1
The indication of time delay is calculated by measuring theunbalance of image with respect to the main diagonal. Thisis done by computing the difference between the sum of upperdiagonal elements and lower diagonal elements, i.e.,(9)
1
At first sight, it might seem surprising that the cutoff frequencies of the fil-ters are higher than the signal bandwith. Regarding this, the reader should notethat everycochleafilter sectionisabandpassfilter withaverylongtail.Accord-ingly, the filter with the highest cutoff frequency (e.g., 618 Hz) still amplifiesthe contribution of lower frequency signals.Fig. 6. Estimation architecture for stereausis algorithm.Fig. 7. Response of the stereausis network to two signals with a relative delay.
D. Spatial Gradients Approach (SPGA)
In this approach, the signals recorded by the microphonesare interpreted as samples of a field sound wave and the
644 IEEE TRANSACTIONS ON CIRCUITS AND SYSTEMS
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I: REGULAR PAPERS, VOL. 51, NO. 4, APRIL 2004
bearingangleisestimatedusingfirst-orderderivatives[10].Thisalgorithm, as opposed to the previous ones, takes full advantageof the four microphones for the time delay estimation. For thepresent situation let us consider the position of the microphoneswith respect to the center of the array. We will assume that forany given location in the plane, where , the magni-tude represents the time delay between the wavefront of the sound wave at and the wavefront of the sound wave at thecenter of the array. Using this convention, we can express thefield , in a Taylor series around aneighborhood of the srcin(10)Tofirstorder,andaftergeometricconsiderations,itcaneasilybe seen that(11)where , arethe delays with respect to the coordinate axes. Then, a simplemanipulation of the variables leads to(12)If we sample the signals with a sampling time ,and assume that can be adequately measured by fil-tering ,then,(12)isastandardleastmeans-square(LMS)problem and , can be obtained independently after col-lecting samples as
2
(13)where(14)and .This approach heavily relies on the accuracy of the signalsmeasurement, especially due to the need of an estimate of thederivative. For this reason, even though in this case the signal issampled in time, its amplitude cannot be quantized. In practice,the srcinal signal was used with the srcinal sampling rate of 2048 samples/s, and the derivative was calculated using finite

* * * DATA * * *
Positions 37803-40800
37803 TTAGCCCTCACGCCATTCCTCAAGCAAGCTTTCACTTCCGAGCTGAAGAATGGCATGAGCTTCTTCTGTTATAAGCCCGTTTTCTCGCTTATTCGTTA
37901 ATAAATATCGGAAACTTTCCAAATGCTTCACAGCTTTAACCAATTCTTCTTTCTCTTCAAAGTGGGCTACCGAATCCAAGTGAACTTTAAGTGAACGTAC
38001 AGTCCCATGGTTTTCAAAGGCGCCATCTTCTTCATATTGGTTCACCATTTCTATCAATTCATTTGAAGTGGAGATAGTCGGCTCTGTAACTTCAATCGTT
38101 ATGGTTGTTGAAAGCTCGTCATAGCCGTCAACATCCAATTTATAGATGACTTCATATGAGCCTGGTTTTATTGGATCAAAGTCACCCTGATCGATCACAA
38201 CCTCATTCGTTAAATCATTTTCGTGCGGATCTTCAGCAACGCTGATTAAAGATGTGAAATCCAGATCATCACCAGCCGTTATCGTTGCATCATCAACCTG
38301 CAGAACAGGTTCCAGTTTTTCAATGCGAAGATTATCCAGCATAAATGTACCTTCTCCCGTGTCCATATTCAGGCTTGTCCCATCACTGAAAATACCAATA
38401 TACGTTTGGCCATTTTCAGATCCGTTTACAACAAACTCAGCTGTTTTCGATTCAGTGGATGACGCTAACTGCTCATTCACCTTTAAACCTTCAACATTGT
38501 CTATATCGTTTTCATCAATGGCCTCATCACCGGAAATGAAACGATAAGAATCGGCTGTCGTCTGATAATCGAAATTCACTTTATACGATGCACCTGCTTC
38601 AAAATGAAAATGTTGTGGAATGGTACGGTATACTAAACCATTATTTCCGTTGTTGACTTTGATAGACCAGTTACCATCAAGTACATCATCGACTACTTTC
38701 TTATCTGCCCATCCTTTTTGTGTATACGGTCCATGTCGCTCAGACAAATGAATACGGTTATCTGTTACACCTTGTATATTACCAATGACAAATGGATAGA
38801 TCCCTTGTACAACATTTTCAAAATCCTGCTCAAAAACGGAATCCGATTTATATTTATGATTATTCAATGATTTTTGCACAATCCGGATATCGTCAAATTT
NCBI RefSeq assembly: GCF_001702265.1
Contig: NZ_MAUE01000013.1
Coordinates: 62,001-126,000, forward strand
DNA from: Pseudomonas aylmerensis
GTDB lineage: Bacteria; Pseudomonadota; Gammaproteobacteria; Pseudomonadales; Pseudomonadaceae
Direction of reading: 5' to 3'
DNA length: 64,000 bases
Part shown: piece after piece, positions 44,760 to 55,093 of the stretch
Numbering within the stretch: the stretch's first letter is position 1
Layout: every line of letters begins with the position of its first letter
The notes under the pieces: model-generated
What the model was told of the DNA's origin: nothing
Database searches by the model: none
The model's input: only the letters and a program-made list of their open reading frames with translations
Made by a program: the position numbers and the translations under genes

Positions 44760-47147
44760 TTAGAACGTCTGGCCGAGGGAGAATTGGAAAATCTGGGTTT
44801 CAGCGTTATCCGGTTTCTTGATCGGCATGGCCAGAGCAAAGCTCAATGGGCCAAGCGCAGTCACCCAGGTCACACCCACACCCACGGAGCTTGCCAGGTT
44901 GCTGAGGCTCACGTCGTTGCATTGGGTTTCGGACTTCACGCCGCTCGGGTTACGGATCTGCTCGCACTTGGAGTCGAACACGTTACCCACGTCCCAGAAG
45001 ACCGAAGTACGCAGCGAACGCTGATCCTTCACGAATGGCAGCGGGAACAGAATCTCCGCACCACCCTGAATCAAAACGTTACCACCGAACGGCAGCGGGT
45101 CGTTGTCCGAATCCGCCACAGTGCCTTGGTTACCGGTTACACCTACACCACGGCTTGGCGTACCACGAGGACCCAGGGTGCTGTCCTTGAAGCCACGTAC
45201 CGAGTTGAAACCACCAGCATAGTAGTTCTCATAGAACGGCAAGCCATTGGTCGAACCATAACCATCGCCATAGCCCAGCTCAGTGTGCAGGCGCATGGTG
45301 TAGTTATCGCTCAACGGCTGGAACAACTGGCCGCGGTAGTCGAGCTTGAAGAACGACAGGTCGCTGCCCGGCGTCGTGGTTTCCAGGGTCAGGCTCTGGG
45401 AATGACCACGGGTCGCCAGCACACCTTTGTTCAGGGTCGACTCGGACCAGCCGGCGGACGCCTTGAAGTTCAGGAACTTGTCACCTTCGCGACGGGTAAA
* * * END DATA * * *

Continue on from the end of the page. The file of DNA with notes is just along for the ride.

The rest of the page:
2
Similar results can be obtained using adaptive algorithms.Fig. 8. Testing setup showing location of ASU, speaker, and measured angles.
differences. The derivative is obtained using a one-step differ-ence equation . As is well known,this scheme might produce noise amplification at high frequen-cies. In this particular case, high frequencies are filtered by theanti-alias filter and by a high-order low-pass filter with cutoff frequencyat300Hz.
3
AscanbeseenfromFig.13(shownlater),the amplitude of the signal is higher than the amplitude of thenoise in most of the spectrum of interest 0 Hz 800 Hz .In the remaining part of the spectrum, both signal and noise arenegligible. Integration of signal and noise power in the full fre-quencyrange 0 Hz 1024 Hz indicatesthatthesignal-to-noiseratio and . This observa-tion agrees with the experimental results presented in [7]. Nev-ertheless, it must be pointed out that this scheme could producenoise amplification, for example, if noise conditions were dif-ferent, or the signals were narrowband instead of broad-band,or the sampling rate were higher (producing a greater band-width). In these cases, more elaborate calculation schemes forthe derivative should be chosen [19].IV. E
XPERIMENTS AND
N
UMERICAL
R
ESULTS
In order to design and test the different algorithms, experi-mental data were collected in a field test in a public park in Sev-erna Park, MD. The ASU was located in the center of a field,and one 30.5-cm (12 in) subwoofer was placed 18.3 m away.A Gaussian white noise signal was played through the speakerand the signals received at the four microphones were recordedusing a sampling time of 2048 samples/s. For every angle, weplayed 30 s of data and obtained 30 different readings of timedelay, corresponding to different estimations during a 1-s timewindow. Two different sets of data were collected. One set of
3
This is the result of a second-order low-pass filter plus the low-pass filteraction of the microphone itself.